Journatic claims it was about to fire editorial head who resigned

In an apparent attempt to neutralize a high-level critic, Journatic is now claiming it was about to fire an editorial executive who resigned from the company Saturday.

The resignation of Mike Fourcher, who worked at Journatic for only 10 weeks, is the latest sign of increasing trouble at the company, which provides brief stories for Hearst-owned news organizations, Tribune properties, and until recently for the Chicago Sun-Times and GateHouse, which both said they ended their contracts with the company.

After discovering that a Journatic writer had plagiarized a story, Tribune announced Friday night that it would suspend work with the company, though it is an investor and laid off about 20 journalists in April when it shifted responsibility to Journatic for its TribLocal suburban websites.

It was Fourcher who dealt directly with the Tribune when it was discovered that writer Luke Campbell had taken material from a Patch site and a Chicago Sun-Times hyperlocal suburban site, Fourcher told me by phone. It was Fourcher, along with another editor, who discussed the incident with Campbell and subsequently fired him, Fourcher said. And it was Fourcher who briefed CEO Brian Timpone on the firing Friday afternoon, he said.

Fourcher spoke again with Timpone Friday evening, when the CEO explained that Tribune would be suspending work with Journatic. At the time, Timpone did not know whether that suspension would be only for TribLocal or all Tribune properties, Fourcher said. Timpone later emailed Fourcher to say he'd provide more information the next morning, according to Fourcher.

But Saturday morning, Fourcher resigned by email. Timpone replied and asked Fourcher for "the courtesy of a phone call." Timpone also left a voice mail for Fourcher, which I heard. The message did not suggest Timpone had been about to fire Foucher, instead it was a request for information about Fourcher's decision to resign.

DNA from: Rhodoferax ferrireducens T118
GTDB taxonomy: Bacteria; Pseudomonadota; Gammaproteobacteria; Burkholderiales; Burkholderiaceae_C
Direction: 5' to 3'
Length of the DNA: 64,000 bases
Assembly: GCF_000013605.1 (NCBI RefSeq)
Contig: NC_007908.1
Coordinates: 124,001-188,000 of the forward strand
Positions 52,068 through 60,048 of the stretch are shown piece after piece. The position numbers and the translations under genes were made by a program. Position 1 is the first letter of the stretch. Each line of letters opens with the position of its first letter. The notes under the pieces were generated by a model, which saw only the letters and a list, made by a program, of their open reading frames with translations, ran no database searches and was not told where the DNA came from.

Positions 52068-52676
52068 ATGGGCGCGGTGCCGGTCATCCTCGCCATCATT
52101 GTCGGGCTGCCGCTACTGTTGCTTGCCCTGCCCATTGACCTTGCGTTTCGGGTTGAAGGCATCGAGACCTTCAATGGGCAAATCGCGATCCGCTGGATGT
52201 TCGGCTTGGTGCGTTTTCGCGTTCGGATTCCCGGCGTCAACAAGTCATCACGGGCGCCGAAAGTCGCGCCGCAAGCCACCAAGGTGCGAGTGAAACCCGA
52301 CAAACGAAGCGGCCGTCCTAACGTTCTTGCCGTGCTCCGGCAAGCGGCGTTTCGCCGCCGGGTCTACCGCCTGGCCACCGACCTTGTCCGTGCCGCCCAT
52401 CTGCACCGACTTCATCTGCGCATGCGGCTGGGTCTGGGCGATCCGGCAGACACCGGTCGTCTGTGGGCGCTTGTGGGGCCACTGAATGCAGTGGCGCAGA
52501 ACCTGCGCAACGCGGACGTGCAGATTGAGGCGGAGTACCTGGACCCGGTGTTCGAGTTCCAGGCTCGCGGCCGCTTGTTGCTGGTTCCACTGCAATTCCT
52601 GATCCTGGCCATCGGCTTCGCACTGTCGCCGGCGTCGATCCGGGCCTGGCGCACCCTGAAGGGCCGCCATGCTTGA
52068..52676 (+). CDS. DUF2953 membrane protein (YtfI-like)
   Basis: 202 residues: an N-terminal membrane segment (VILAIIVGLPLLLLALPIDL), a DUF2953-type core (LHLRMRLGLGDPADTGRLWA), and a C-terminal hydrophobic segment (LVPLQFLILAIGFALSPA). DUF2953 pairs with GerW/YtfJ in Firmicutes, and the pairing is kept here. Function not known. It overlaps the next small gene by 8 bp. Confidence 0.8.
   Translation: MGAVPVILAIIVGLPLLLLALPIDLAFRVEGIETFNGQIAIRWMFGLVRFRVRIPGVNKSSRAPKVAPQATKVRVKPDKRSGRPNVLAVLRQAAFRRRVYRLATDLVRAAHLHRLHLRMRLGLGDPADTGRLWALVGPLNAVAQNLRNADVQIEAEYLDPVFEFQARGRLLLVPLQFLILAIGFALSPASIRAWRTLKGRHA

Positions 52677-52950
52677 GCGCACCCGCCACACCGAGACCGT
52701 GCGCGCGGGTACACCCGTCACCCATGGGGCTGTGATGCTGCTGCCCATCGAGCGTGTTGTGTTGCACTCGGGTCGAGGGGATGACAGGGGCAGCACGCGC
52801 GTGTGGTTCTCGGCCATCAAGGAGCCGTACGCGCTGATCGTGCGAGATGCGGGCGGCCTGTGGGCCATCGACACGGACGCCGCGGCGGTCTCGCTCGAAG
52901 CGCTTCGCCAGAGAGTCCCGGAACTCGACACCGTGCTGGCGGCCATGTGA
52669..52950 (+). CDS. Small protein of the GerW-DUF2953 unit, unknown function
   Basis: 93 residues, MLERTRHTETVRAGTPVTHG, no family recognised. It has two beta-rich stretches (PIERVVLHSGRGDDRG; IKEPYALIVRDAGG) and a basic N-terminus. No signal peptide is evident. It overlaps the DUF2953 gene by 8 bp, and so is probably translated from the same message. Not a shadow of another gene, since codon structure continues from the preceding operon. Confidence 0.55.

Despite multiple opportunities Friday afternoon and evening to discipline Fourcher, Timpone instead entrusted him with confidential information about the company's future, according to Fourcher.

But in a statement sent just before 8 p.m. Saturday, Journatic spokesperson Kendra Thornton said on behalf of the company that it had planned to fire Fourcher:

"When we discovered that plagiarism had occurred this week under Mike's watch we made a decision to terminate him. He resigned before we could do so. His characterization of his departure is entirely inaccurate."

The company declined to answer specific questions about the intent to fire Fourcher, saying it doesn't discuss the deliberations that go into personnel decisions.

Chicago Sun-Times reporters Tina Sfondeles and Kim Janssen describe their attempt Saturday to ask Timpone about Fourcher's resignation and about Journatic.

Timpone wasn’t keen to discuss the latest criticisms of his business on Saturday afternoon, when the Sun-Times found him outside his home on a leafy River Forest block, leaning into a pal’s Maserati.

“Don’t you know your CEO is an investor with us?” Timpone asked a reporter, referring to Sun-Times CEO Tim Knight. Knight said in a statement Saturday: “I received back my entire investment in Journatic when Tribune Co. completed its deal with the company. My remaining holdings amount to about 1% of the company.”

Asked how he could restore Journatic’s damaged credibility, Timpone said, “There’s so much going on right now, I’ll have to decline ... one day I’ll sit down and tell you the whole story.”

Offered a chance to tell a reporter the whole story there and then, Timpone said, “You’re not here for the real story — come on, you know you’re not.”

A woman who emerged from his home in sportswear then exclaimed, “Make sure you describe my tennis outfit!”

It was brilliant white and navy blue.

In a phone interview Saturday morning about Journatic's problems, Fourcher said, “What we’re seeing is the result of a misguided set of priorities. Writers and editors are implicitly discouraged from doing high quality work for the sake of efficiency and making more money."

Fourcher says his biggest regret is not quitting sooner.

Related: Tribune newsroom takes over TribLocal work done by Journatic | Journatic memo to staff says, 'DO NOT LIE ABOUT YOUR NAME' | How Chicago Tribune discovered Journatic plagiarism


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